Since the product of A,,/Ac and ap is equal to (a),

A,,plA may correlate closely with (a). As a result, the
distribution parameter for subcooled boiling flow in the rod
bundle sub-channel can be obtained from Ishii's equation,
Eq. (5), taking into account of the channel geometry effect
on the distribution parameter as


C = A(1.2 -0.2 /pp )( e 18(),


where A is the modification factor defined by the ratio of
the distribution parameter for the sub-channel to that for the
round tube for the same Awp /A value given by


A W_ (x +D for rod bundle
Ac P2 n(DO/2)2 (14)
sub-channel

-= 1- 1 for round tube (15)



where Rp is the radius of the round tube.

In order to calculate the modification factor, the distribution
parameter of boiling flow for a round tube is needed.
Therefore, the void fraction and j-distributions are defined
as (Hibiki et al., 2003)


a = a, forRp x, < r < Rp,
a = 0 for 0

Paper No


Ro Ro+x,
Subcooled Boling Flow





Paper No


n+2 .j r 1
n- yRb,


From Eqs. (2), (16) and (17), we can obtain the distribution
parameter for boiling flow in a round tube analytically as


7th International Conference on Multiphase Flow
ICMF 2010, Tampa, FL USA, May 30-June 4, 2010

to those employed in previous works, and using a Co,
values of 1.03, 1.04, and 1.05 corresponding to a Do/Po
parameters of 0.3, 0.5 and 0.7 respectively (see Fig. 2b)).
Consequently, the newly developed distribution parameter
correlation can be expressed, in a more condensed way, as,


8)
Sa
nd


n- 1-- (n+2)-2

S Rp21
n1- 1- x
R{ 1 j


Figure 4 shows the modification factor obtained from Eq. (1
and the numerical integration of Eqs. (2), (10) and (12) as
function of the distribution parameter for the round tube a
Do/Po values of 0.3, 0.5 and 0.7. In order to facilitate
use, the modification factor has been approximated to
polynomial function given by

4.23-10.n4,' ,,,, +14.28 ,,,,2-10.34COsh3+2.89COshl4 for Do/Po
A= 3.06-4.54COish+4.113 ,, 2-1.88COl3 +0.34COihl4 for Do/Po = 0.
2.41-0.90CO,ihn-4.32COshl2+6.55COish3-2.68CO,ishn4 for Do/Po =0.


0.0 0.2 0.4 0.6 0.8 1.0 1.2
Distribution Parameter, COIsh [-]


Figure 4. Modification factor A.

It is possible to observe that the influence of the
non-dimensional rod diameter value on the modification
factor is more important for low C0,, values lower than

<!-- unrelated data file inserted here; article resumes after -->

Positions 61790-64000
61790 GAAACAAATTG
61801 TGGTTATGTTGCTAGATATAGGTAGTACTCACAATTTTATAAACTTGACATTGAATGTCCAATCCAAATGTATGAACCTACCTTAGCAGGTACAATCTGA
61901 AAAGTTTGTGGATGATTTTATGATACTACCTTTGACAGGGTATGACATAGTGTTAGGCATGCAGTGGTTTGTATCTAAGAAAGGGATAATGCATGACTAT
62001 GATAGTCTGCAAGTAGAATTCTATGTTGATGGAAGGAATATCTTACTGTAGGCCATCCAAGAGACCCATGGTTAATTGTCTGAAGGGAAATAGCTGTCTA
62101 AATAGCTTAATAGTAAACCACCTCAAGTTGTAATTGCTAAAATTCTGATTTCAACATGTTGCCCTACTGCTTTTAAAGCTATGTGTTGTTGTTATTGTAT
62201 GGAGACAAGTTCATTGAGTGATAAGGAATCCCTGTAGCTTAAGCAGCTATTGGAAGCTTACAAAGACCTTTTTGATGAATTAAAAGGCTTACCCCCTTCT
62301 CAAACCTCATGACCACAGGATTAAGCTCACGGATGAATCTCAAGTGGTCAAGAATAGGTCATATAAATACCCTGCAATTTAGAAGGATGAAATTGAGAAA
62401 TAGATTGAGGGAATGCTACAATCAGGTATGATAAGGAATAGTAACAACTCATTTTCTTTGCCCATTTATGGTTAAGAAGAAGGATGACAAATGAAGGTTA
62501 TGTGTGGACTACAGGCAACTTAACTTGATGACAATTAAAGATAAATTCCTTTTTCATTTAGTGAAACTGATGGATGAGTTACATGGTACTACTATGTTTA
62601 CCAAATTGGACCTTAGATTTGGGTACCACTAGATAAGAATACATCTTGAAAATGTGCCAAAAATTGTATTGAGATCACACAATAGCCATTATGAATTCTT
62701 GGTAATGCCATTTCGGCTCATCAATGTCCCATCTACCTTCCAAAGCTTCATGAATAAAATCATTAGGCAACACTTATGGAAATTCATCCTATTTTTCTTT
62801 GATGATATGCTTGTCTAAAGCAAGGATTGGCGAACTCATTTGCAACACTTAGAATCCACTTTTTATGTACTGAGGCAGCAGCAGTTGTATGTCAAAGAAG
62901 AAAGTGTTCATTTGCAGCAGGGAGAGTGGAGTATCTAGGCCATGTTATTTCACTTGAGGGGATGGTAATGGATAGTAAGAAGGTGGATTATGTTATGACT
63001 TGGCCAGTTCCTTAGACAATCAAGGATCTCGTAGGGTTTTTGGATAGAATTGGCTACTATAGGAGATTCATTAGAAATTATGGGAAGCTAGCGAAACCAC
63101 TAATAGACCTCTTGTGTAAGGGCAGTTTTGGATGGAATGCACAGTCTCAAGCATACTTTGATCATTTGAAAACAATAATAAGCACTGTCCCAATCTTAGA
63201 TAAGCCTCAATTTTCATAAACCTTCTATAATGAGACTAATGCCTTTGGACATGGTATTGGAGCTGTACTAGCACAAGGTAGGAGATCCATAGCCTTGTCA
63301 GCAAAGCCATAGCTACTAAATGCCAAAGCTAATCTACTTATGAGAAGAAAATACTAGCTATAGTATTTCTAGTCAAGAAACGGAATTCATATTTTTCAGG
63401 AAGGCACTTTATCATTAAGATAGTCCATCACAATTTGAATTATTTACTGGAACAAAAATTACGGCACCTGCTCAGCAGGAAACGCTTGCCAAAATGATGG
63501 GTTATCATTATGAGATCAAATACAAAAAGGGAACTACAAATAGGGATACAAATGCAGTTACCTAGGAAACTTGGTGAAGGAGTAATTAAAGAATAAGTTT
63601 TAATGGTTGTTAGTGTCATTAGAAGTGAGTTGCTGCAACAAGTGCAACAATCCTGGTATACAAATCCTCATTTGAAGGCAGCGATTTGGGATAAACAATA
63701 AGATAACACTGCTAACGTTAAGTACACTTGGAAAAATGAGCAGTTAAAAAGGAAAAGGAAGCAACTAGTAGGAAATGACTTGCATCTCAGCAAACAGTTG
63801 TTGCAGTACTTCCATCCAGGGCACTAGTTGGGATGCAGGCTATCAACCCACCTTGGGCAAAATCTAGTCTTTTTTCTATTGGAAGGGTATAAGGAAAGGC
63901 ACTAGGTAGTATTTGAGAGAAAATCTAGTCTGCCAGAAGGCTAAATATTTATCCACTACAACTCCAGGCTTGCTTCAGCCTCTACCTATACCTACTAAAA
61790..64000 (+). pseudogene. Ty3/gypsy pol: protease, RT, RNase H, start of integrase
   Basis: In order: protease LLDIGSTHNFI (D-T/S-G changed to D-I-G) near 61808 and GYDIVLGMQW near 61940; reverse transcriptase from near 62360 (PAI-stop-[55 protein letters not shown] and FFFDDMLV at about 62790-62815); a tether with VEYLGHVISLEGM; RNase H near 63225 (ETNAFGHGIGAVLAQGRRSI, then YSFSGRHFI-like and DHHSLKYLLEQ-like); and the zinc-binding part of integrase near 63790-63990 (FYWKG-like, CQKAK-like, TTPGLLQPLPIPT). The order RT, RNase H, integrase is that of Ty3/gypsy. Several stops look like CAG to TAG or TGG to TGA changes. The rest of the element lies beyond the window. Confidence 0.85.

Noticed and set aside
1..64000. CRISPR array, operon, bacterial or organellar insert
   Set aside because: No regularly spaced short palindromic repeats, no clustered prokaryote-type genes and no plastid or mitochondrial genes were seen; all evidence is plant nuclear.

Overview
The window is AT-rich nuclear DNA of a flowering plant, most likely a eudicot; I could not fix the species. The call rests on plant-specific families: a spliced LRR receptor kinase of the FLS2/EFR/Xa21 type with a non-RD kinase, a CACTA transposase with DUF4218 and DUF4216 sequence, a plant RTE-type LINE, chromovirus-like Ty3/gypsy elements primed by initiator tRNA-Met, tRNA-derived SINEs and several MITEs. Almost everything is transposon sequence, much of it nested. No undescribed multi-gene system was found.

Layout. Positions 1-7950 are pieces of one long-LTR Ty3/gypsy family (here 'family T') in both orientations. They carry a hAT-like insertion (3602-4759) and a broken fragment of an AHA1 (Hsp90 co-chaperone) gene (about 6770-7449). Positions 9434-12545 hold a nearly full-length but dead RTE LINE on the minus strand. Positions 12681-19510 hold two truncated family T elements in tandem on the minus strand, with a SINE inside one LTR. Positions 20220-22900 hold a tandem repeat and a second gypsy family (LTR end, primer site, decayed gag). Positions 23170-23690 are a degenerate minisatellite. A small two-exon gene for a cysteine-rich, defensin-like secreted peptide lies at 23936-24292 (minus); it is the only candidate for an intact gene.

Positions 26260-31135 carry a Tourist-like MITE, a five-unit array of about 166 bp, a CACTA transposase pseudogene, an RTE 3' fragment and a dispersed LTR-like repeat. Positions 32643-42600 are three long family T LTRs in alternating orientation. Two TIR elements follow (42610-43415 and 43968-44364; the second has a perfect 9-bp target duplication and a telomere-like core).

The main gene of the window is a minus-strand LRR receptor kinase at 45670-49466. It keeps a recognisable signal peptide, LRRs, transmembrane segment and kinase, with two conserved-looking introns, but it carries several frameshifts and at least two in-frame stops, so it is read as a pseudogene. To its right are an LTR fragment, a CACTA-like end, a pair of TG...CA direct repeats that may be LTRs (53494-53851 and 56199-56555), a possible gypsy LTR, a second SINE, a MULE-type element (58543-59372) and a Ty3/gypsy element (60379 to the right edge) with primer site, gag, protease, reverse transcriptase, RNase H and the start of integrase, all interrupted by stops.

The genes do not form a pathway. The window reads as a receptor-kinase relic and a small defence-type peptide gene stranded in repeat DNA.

0.5. The effect of the channel geometry in the distribution
parameter has a larger impact for low void fraction
conditions as reported by Hibiki et al. (2003). If higher
CO h, values are considered the differences are
insignificant. This fact can be easily explained by the
small dependency of the Co, parameter with Do/Pf (see
Fig. 2b)). If all the CO range is considered, the
modification factor equation for DO/Po = 0.5 can be used
for a non-dimensional rod diameter range from 0.3 to 0.7
assuming a 9% error (calculated with respect to a Do/Po
value of 0.5).
The results obtained by the use of the Eqs. (13) and (19)
have been fitted to a equation with a similar functional form


1-03 0_03 1


1.04 004 1


1-05 0-05 (I
V^


e 26 3(.)7" ) for DoPo


-e-21 2( 62 ) for Do/P


e-341(a>925) for DoPo


0.3


: 0.5 (20)


0.7


Vg, Modeling Considering Confined Channel Effect


Its In order to obtain the drift velocity in the sub-channel, the
a constitutive equation developed by Ishii (1977) for
distorted-particle regime will be considered. This
correlation has been chosen since it is a simple expression
= 0.3 in which all the parameters needed are usually known and
5 that has been successfully tested against different databases
(Ishii, 1977). More sophisticated expressions canbe found
in literature, even developed for rod bundle sub-channels
(19) (Tomiyama et al., 2003). Though, these expressions need
some input parameters such as some experimental data
usually unavailable in rod bundle experiments like bubble
diameter and aspect ratio. In this work, the expression
developed by Ishii (1977) has been modified by considering
the bubble size factor, and the final expression is given as


(1-())1.75


}Pf2


where o Ap, g and Bf are the surface tension,
density difference between the phases, gravitational
acceleration and the bubble size factor respectively. The
bubble size factor, Bf should be included in order to
consider the rod wall effect in the bubble rising velocity. In
this work, the reduction factor proposed by Wallis (1969)
will be used since it has been successfully used in rod
bundle geometries (Carlucci, et al., 2004).

1 Db for- <0.6
0. 9Lm Lma
B {f = 0 b 2 (22)
0.12Db_ for Db 0.6,
SLmax ) max
where Db is the bubble equivalent diameter and L_ is
defined as,

L = ( 0P -2R0) (23)

The Lm parameter has been chosen to replace the standard